answered it with facts and figures.
K.R. Cama Institute building
houses one of the most extensive collections of Zarathushtrian
literature old and new; it is a center dedicated to research and
learning, Mumbai, India.
If modern science seemed to run counter to our scriptures and the orthodox
were reluctant about accepting it, Khurshedji Cama tackled the problem
systematically and convincingly. An example would not come amiss. In
1897-98, plague ravaged
Prof. Haffkine prepared anti-plague serum. The orthodox and particularly the
priestly class hesitated to use it. Their problem was that the serum was
perhaps not mentioned in the Vendidad. Cama studied the problem in its
entirety. He interviewed the scientist in charge of preparing the serum at
Haffkine Institute and questioned him at length about the method of
preparing the serum. Equipped with these details and his masterly knowledge
of the Vendidad, he addressed a meeting convened by the Trustees of the
B.P.P. (Bombay Parsi Panchayat) at Dadi Seth Agiary in
Bombay. He convinced the gathering that the use of the serum was life saving
and in no way infringed the commandments of the Vendidad. He never
subscribed to the notion of forcing any idea upon persons. Facts and
figures, convincing arguments did the trick for him.
Khurshedji Cama was opposed to the excesses and extravagance that were
committed in the name of religion. He pointed out that the notion that such
ceremonies enhanced the status of the departed ones in the next world was
false, misleading and against original concept. He pointed out in his
lectures and writings that these ceremonies were meant to recall the
memories of the dear departed ones, to remember and respect them and to show
our gratitude to them. The status of the departed one in the other world be
judged and decided by his life in this world. This controversy went on
relentlessly for some time.
then the government declared that trusts created for performing such
ceremonies aimed at perpetuating them, and so such trusts were not legally
valid. A meeting was convened to urge the government to give relief to the
Parsis in the matter. Cama knew fully well that such a relief would not be
granted. He himself was a bitter opponent of this practice because it had
deviated and deteriorated from its original purpose.
the same, at the meeting, to the astonishment of his friends, Cama stood up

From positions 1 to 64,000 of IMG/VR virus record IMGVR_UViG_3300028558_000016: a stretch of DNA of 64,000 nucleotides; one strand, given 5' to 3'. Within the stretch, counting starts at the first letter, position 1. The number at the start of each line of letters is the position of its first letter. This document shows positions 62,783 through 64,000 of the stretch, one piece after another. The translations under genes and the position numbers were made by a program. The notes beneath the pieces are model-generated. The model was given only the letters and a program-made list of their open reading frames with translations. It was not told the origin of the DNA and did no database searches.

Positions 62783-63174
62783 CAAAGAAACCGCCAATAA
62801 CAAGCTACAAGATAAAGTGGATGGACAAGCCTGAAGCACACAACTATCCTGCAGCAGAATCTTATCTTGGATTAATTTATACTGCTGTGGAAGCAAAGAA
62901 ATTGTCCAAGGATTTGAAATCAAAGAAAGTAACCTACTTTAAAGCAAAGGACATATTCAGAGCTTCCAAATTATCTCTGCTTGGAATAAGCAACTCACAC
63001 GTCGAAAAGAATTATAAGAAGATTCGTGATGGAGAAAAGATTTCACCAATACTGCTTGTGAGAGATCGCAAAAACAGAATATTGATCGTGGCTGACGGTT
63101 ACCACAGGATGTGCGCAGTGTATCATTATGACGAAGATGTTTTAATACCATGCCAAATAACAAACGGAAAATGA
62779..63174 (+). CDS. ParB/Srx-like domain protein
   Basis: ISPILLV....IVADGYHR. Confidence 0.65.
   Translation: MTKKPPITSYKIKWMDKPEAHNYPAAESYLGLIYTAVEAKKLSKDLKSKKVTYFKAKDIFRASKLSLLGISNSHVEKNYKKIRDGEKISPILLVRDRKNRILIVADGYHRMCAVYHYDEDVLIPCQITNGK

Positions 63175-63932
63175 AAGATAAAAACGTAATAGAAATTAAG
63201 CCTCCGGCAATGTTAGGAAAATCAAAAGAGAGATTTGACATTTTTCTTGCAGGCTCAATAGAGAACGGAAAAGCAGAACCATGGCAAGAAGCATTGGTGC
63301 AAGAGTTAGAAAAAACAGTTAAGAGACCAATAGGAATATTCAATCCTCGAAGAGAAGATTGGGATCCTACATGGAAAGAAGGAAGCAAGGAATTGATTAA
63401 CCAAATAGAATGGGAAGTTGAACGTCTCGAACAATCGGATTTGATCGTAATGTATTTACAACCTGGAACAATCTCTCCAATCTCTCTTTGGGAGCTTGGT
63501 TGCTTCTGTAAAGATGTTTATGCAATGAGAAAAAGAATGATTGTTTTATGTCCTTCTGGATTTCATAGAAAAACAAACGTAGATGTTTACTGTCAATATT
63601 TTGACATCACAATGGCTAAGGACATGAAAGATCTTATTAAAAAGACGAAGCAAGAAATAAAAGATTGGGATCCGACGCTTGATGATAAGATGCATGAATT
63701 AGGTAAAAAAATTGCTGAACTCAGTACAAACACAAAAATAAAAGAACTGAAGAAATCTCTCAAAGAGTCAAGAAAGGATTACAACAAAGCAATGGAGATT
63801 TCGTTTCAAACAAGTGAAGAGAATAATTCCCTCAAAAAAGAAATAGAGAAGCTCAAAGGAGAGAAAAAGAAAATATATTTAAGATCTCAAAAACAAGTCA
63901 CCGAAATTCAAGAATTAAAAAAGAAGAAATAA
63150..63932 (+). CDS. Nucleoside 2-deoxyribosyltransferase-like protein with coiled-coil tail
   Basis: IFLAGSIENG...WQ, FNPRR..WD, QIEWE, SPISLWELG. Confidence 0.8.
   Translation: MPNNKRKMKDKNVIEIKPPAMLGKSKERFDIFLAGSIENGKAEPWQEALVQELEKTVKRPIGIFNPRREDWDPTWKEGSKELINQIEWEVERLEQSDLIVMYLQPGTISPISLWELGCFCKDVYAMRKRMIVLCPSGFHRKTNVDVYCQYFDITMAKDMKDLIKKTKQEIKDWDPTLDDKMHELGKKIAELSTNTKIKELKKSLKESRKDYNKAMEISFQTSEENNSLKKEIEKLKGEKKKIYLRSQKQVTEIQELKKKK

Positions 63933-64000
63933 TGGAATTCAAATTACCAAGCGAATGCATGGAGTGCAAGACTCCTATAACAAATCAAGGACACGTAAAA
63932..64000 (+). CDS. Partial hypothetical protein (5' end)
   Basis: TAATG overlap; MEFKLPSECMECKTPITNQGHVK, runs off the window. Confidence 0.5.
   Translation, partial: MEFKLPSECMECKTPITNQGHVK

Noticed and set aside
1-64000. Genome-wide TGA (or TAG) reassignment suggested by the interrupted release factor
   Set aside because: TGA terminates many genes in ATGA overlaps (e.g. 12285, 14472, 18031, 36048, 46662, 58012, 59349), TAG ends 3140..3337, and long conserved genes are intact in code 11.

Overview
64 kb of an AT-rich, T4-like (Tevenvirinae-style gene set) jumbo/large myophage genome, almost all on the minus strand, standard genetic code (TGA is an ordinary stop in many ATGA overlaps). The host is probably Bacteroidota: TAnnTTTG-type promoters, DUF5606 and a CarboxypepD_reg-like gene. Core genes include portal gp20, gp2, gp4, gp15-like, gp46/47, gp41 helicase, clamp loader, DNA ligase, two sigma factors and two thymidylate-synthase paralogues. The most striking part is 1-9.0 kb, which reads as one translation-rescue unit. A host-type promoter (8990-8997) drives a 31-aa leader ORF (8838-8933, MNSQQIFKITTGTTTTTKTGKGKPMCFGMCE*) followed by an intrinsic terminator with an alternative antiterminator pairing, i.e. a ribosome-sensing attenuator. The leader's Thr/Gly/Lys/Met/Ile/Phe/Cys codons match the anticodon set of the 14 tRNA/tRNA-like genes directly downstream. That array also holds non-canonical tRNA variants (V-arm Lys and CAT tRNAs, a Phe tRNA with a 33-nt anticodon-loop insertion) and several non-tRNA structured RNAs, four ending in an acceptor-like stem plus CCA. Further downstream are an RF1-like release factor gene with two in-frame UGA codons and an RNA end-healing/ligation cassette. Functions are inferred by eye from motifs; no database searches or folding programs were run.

to move the first resolution urging the government to give relief. He
explained that the original Avestan edict was noble and laudable. If by same
via media suggested by the government itself, it could be salvaged and
restricted and it justified its purpose, we should work for it.
was a man who had an open mind and adherence to our ancient customs and yet
he was always for removing rust accumulated by time and requesting blind
following of a custom, which had deteriorated. He was a reformist with a
well said that there are sermons in some lives. Cama's life was one such. As
a true Zarathushtrian, he was an optimist, Difficulties never daunted or
dithered him. With complete self-confidence he faced and overcame them all.
He instilled hope and courage into those who were dejected and despaired. He
always cheered them with "You will survive all that".
The spirit of tolerance
and forgiveness formulated his life. He never bore a grudge nor ever stood
on dignity. He was always ready to join hands with his opponents on points
of agreement. It was the cause that mattered, and to serve it, he was always
ready to sink his ego.
the invaluable services rendered by him to the correct interpretation and
understanding of our religion epithets like Asho Nar, Ratu or Rainidar come
to our mind. But K.R. Cama himself would have depreciated and forbidden the
use of such words. Prof. Darmesteter called him the "Lay Dastur" and he said
so much in awarding the accolade. That about sums up the man and his great
services to the community and the religion.